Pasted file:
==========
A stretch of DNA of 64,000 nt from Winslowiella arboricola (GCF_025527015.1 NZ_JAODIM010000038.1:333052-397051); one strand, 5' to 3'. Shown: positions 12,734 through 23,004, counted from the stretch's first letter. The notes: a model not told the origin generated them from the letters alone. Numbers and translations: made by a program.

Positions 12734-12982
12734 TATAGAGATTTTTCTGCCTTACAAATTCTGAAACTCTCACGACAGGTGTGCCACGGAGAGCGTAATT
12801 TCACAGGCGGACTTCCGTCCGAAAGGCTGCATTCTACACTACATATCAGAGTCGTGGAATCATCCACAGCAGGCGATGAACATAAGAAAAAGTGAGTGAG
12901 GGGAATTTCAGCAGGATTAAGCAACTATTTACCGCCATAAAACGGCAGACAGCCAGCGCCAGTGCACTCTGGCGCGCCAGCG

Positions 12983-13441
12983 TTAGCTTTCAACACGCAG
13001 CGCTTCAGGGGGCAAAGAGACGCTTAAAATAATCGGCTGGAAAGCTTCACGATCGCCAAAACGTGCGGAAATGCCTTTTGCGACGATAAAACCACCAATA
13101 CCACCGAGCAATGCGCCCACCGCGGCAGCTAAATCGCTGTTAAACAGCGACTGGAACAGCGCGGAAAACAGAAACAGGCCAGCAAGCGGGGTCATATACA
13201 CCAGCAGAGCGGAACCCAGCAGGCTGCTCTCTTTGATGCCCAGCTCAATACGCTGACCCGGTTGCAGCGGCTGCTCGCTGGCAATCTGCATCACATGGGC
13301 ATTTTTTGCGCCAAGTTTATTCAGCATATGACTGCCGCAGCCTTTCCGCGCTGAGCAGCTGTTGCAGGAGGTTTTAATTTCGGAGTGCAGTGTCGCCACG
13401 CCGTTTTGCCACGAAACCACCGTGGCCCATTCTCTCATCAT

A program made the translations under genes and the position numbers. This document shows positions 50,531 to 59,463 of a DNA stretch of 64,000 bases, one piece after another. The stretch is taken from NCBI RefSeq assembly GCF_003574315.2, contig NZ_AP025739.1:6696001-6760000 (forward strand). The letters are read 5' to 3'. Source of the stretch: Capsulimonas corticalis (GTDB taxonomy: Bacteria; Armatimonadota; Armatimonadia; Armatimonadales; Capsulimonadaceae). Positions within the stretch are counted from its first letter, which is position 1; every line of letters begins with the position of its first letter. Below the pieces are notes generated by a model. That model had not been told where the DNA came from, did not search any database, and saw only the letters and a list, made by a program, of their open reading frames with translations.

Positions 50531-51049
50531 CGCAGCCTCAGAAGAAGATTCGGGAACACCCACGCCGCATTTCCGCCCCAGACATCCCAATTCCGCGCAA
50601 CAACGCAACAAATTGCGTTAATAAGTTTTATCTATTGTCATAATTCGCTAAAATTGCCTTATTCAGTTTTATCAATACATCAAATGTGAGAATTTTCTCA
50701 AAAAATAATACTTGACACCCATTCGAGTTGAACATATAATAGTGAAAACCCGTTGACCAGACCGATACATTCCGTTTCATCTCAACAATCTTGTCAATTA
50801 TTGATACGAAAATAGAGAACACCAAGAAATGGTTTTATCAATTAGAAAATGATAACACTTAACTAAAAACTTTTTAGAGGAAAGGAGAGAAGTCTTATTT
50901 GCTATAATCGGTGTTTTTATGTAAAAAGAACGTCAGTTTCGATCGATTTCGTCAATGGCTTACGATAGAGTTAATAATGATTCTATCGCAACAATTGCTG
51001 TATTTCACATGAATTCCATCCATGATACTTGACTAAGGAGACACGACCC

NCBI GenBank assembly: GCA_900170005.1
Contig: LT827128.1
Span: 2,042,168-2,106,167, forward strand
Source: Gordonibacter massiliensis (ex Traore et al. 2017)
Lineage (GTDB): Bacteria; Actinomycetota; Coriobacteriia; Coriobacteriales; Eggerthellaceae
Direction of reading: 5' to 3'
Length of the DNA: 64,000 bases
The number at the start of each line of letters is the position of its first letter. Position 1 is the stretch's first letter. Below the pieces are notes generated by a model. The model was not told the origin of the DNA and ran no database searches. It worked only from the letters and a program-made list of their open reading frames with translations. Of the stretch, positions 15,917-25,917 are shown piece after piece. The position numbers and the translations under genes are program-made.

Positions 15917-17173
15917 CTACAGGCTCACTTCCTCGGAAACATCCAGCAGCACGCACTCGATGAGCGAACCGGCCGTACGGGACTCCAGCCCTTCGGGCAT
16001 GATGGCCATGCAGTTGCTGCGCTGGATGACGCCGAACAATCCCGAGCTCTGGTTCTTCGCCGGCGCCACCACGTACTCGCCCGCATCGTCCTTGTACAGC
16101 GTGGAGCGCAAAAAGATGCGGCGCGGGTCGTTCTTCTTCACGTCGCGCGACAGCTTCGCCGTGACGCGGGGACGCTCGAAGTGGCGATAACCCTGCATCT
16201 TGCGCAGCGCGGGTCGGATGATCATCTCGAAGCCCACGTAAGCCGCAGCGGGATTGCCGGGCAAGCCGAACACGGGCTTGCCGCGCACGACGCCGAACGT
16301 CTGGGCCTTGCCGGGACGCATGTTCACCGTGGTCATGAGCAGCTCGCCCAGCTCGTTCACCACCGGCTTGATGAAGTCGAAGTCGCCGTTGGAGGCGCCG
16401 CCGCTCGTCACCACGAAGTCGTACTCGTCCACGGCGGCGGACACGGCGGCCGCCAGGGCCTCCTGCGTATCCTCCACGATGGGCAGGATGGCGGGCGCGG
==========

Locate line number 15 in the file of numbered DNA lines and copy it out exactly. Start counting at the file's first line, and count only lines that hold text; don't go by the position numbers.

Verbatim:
50531 CGCAGCCTCAGAAGAAGATTCGGGAACACCCACGCCGCATTTCCGCCCCAGACATCCCAATTCCGCGCAA